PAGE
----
Think you don't need to see an eye doctor because your vision is fine? Think again.
Eye exams aren’t only for people with poor vision. They're an important way of detecting eye problems before you have symptoms. Eye doctors can also catch other health problems -- like diabetes -- early.
An eye exam -- in your baby's first year? Absolutely.
Children should have age-appropriate assessments for eye problems in the newborn period, and at all subsequent doctor visits. Premature babies, or those with a family history of congenital cataracts, eye tumors, and genetic disease, should be seen by an eye specialist in the nursery.
All babies should be examined by age 6 months to be sure each eye focuses, the eyes are straight, and there is no internal eye disease. Treating eye conditions...
If it's been more than a few years since your last appointment -- or if you've never had one -- it's time to schedule a trip to the eye doctor.
What to Bring to the Eye Doctor
Your glasses or contacts (if you wear them)
You may want to not wear your contacts for a few days prior to the visit to allow for more precise measurements -- ask the doctor’s office when you make the appointment
A list of any health conditions or allergies
A list of all medications and supplements that you take
A list of any specific questions you have about your eye health
Your insurance information -- most policies will cover some eye care
What Will Happen During an Eye Appointment?
After filling out paperwork, you'll go to the examining room to meet the doctor. The exact type of exam will vary. But here are some things you can expect.
Patient history. Your doctor will ask about your general health and any family history of eye diseases.
Vision testing. Your doctor will check your close and distance vision. You'll read from charts of random letters. Your doctor may also test other aspects of your vision -- such as your ability to see in 3D, your peripheral (side) vision, and color perception.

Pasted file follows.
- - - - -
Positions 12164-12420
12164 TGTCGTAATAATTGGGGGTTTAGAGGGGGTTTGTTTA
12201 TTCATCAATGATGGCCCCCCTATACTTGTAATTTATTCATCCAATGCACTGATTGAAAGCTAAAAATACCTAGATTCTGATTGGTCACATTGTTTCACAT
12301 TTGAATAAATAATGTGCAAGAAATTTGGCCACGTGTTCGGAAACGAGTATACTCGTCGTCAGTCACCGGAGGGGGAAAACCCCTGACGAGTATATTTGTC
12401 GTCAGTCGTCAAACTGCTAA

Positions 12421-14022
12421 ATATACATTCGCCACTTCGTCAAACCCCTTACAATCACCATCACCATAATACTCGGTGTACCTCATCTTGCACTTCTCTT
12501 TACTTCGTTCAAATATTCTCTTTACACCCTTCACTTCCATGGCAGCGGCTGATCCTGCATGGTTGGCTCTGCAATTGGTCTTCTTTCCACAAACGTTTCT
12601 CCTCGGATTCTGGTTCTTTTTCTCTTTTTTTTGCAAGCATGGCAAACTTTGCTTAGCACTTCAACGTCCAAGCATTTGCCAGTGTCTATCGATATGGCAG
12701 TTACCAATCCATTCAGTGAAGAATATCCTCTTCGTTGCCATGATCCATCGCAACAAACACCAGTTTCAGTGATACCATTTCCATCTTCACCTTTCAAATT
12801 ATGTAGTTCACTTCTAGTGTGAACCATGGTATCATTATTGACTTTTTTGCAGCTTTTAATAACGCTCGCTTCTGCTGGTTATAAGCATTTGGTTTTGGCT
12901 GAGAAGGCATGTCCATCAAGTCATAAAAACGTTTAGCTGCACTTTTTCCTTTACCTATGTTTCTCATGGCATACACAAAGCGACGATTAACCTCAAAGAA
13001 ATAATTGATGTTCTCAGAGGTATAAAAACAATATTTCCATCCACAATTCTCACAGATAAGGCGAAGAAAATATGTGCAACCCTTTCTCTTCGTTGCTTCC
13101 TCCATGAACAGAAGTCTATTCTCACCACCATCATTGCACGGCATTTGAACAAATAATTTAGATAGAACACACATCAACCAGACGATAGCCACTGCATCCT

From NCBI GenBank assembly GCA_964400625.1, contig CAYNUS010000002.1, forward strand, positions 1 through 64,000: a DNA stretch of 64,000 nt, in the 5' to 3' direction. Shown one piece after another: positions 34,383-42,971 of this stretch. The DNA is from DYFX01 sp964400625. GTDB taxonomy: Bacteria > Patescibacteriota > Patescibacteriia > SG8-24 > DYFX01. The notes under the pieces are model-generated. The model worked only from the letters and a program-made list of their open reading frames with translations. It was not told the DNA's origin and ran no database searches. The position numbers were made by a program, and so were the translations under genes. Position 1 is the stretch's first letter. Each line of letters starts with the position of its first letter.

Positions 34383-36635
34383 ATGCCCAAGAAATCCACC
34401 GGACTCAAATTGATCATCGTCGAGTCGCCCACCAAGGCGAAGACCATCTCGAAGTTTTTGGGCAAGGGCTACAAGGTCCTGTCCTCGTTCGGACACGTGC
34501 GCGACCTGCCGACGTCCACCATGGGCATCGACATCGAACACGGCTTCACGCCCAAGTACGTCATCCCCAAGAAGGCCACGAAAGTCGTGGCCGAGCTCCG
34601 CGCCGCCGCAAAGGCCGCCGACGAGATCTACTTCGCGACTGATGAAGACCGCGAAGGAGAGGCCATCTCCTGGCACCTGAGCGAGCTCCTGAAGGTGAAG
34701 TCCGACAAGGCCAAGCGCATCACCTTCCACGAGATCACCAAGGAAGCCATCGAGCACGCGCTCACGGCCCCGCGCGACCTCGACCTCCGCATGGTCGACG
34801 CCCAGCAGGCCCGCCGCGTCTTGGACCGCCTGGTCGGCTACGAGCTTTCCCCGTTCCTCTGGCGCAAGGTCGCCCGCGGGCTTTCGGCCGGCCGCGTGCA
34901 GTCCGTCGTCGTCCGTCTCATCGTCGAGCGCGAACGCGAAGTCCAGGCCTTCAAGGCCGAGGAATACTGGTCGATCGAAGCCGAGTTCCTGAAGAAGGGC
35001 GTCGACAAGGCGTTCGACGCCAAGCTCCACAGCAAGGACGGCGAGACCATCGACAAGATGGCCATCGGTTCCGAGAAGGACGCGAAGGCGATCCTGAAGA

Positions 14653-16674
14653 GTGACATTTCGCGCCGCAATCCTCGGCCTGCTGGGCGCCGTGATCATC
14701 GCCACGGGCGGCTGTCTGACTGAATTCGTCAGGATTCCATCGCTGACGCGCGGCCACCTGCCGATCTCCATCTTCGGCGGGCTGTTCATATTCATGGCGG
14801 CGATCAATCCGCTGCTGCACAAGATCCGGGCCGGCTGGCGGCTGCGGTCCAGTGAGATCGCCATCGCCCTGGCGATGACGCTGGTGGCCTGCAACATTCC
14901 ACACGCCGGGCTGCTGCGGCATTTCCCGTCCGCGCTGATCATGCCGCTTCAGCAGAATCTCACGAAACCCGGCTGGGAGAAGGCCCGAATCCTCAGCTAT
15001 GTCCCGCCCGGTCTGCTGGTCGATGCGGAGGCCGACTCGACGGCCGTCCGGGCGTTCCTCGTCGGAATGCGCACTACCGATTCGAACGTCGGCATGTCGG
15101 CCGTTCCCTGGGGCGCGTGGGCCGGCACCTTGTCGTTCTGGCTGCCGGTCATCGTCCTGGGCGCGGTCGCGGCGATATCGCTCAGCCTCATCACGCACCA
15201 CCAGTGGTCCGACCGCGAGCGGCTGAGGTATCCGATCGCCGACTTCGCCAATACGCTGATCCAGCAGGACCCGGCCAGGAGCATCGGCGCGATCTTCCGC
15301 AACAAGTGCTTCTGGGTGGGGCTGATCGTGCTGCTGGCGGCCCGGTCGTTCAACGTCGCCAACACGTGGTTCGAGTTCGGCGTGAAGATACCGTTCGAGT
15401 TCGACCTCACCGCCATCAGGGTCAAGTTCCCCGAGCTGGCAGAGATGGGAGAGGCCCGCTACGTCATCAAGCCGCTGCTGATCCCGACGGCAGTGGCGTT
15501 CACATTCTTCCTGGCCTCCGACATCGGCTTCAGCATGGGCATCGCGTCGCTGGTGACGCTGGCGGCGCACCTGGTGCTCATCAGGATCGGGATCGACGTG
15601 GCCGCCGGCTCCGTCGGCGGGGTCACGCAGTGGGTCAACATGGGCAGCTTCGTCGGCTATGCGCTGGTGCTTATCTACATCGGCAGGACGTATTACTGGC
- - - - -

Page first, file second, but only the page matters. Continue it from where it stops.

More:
Tonometry. Your doctor will test the pressure in your eye with a puff of air or a device called a tonometer. Tonometry tests for glaucoma.
Eye exam. Your doctor will closely examine the different parts of your eye. You may need drops to dilate your eyes -- to make the pupils open wide. This will help your doctor get a clear view of the inside of your eye. Dilation makes your eyes sensitive to light for a few hours. You'll need to wear sunglasses until the drops wear off. You may need someone to drive you home.
Other tests. Depending on your health and age, you may need other further tests or exams.
Eye exams can sometimes detect early signs of glaucoma, diabetes, high blood pressure, and arthritis. If the doctor finds anything unusual, you may need a follow-up with your regular doctor or a specialist.
How long will it take? If it's your first visit to your new eye doctor, allow an hour or two. That includes time to get examined and to get fitted for a prescription if you need it. Later appointments won't take as much time.
Before You Leave the Office
Make sure you have a copy of your eyeglasses prescription, if you need one.
Understand where you should go to get your glasses or contacts prescription filled.
Make sure you have instructions about how to use any medication if you need it.